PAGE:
“Especially when you have Clyde Davis sending emails to council members, you know, threatening them,” he said.
The Mayor and each Council member acknowledged they had seen a copy of the email, but Crane and Councilman Byron Tippie quickly interjected “that one’s been addressed.”
“I don’t care what’s been addressed,” Canady said.
“The problem was that it worked,” said the Mayor.
“It did. It was very effective,” Canady added.
In Davis’ defense, Tippie said, “I don’t think it was him (Davis) that worked.”
After the meeting, the Mayor described the email from Davis as an attempt to intimidate members of the Council. “He told them to vote a certain way and they did what he said,” she said.
De La Rosa said the email was sent by Davis to Crane, Tippie and former Council member Lisa Kirk as well as a fourth person who he would not name.
Ten days after the date of the email, Mrs. Kirk resigned from the Council explaining she no longer had the time to serve.
De La Rosa said he was provided with a printed copy of the communication, but at the time it was requested by The Independent, he no longer had it in his possession. He said the email did not go through city email servers, thereby making it unavailable to the newspaper under the Texas Open Records Act.
“The email violates the Code of Ethics, without a doubt,” Mayor Murphy said, adding that she would place the issue on the next regular meeting agenda. “Mike Crane said the issue had been resolved, but I don’t agree that it has.”
“We have to have to tread very carefully when we remove somebody for what they say,” Harkrider said Monday. “Since they’re appointed and have no vote, basically, that would be us condemning private citizens in public.”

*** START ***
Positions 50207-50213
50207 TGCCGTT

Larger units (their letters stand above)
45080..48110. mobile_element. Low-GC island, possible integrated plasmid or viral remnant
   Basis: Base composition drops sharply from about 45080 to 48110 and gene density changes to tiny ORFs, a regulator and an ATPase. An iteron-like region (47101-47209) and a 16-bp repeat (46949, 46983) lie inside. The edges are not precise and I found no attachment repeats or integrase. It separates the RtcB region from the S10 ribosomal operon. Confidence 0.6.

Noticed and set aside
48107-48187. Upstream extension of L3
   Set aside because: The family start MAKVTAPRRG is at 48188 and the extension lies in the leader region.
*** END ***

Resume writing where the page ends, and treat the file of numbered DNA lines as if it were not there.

City Attorney Art Rodriguez corrected Harkrider’s suggestion that the Council could not remove appointees.
“I drafted the ordinance that established them (boards and commissions) specifically to provide the ability to remove without cause, and I’d have to go back and check the P&Z one, but I am pretty sure that’s there,” said Rodriguez. “You have the ability as a council, to remove an individual, or individuals for, or without a reason or cause.”
Rodriguez clarified that Canady’s motion to remove Davis, Griffin, Pruett and Harlow did not include an explanation of cause.
Davis, Griffin, Pruett and Harlow did not attend the meeting Monday.
In other business, the Council:
* Voted unanimously to approve the creation of a bank account for the Liberty Hill Water System Parity Bonds Construction Fund.
* Tabled an item to amend the fire code allowing outdoor burning of brush piles. De la Rosa indicated that due to the complexity of the code, he would like more time to thoroughly review the existing code.
* Took no action on the employment contract of De La Rosa after an almost hour-long executive session. The City Manager’s contract expires April 17.
* Voted unanimously to approve the engagement of Arbitrage Compliance Specialists to prepare certain IRS-required documents.
* Set the holiday schedule for 2012 allowing 13 holidays for city employees.
During the public comments portion of the meeting, the Council heard from Richard Marshall, president of the Liberty Hill Youth Soccer Association, regarding $1,800 the City says the association owes for water use at City Park. He called the City’s position on the waer situation “unreasonable” and asked that they consider the amount of volunteer work that has gone into the park.
Jim Dillon also spoke on the side of the association, adding that it was “typical of a government agency to want to take over” adding that they never anticipated these issues when the land was donated to the City.
The Council also heard from Della Hodgson, who asked that the City reconsider allowing a Canadian company to control the wastewater treatment plant.